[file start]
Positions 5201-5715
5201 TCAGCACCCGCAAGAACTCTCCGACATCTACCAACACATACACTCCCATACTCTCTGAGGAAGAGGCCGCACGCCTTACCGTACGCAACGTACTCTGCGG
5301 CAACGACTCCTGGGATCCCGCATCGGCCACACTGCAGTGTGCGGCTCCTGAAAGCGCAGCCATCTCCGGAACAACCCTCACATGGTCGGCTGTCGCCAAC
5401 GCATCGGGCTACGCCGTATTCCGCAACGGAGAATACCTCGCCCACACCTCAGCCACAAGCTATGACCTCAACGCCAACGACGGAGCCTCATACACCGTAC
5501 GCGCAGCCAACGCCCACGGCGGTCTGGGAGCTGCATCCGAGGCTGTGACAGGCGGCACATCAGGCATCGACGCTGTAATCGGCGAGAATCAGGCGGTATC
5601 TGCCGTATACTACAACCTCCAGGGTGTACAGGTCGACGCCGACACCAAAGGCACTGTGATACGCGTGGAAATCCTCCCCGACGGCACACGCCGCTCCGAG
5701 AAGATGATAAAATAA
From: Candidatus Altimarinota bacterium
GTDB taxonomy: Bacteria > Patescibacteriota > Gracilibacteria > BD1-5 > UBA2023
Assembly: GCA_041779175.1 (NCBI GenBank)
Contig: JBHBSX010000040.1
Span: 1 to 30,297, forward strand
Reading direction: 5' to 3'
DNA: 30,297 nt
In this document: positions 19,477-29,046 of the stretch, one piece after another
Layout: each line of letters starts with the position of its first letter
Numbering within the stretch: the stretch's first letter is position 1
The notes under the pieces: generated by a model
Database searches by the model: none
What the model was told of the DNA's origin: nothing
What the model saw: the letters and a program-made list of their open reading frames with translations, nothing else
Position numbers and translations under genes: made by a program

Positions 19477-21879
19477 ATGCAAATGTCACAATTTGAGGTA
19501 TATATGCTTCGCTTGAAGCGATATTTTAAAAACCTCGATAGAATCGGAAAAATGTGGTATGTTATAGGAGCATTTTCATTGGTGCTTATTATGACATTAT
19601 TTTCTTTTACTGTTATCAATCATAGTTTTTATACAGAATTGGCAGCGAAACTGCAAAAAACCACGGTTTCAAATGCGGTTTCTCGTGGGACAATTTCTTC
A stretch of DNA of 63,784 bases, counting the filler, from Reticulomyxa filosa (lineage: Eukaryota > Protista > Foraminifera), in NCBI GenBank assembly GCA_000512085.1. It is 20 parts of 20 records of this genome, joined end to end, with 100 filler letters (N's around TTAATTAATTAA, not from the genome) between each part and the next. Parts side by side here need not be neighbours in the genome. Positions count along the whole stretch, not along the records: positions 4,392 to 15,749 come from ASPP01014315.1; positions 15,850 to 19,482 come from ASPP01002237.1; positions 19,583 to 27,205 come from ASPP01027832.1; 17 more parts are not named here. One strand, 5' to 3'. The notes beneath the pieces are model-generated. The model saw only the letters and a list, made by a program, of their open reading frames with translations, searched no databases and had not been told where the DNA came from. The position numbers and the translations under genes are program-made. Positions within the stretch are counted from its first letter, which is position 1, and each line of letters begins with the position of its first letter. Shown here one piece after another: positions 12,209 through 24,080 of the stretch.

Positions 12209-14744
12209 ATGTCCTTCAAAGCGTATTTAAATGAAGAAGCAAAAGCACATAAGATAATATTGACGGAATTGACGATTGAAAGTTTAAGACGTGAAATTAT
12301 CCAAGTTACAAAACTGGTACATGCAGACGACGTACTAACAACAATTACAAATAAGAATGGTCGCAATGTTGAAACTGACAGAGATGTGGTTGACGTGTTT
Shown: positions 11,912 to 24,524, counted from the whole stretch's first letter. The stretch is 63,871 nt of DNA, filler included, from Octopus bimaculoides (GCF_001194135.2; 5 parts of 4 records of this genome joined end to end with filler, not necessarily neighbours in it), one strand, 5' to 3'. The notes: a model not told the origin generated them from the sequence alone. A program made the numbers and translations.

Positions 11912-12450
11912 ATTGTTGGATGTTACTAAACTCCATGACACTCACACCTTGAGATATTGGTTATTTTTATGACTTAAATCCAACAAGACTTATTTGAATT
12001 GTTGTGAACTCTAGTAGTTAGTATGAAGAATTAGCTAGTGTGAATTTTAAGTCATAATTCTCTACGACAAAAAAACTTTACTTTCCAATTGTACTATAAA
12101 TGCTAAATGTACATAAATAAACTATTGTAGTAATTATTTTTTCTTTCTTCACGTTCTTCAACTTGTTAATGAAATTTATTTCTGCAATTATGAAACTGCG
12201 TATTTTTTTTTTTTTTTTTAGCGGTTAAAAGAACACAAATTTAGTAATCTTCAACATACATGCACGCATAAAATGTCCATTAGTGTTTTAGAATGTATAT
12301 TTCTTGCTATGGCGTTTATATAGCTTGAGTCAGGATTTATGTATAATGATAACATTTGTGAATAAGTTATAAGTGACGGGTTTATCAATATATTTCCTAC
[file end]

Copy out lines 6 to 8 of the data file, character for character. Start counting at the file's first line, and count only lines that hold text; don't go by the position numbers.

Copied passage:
5601 TGCCGTATACTACAACCTCCAGGGTGTACAGGTCGACGCCGACACCAAAGGCACTGTGATACGCGTGGAAATCCTCCCCGACGGCACACGCCGCTCCGAG
5701 AAGATGATAAAATAA
From: Candidatus Altimarinota bacterium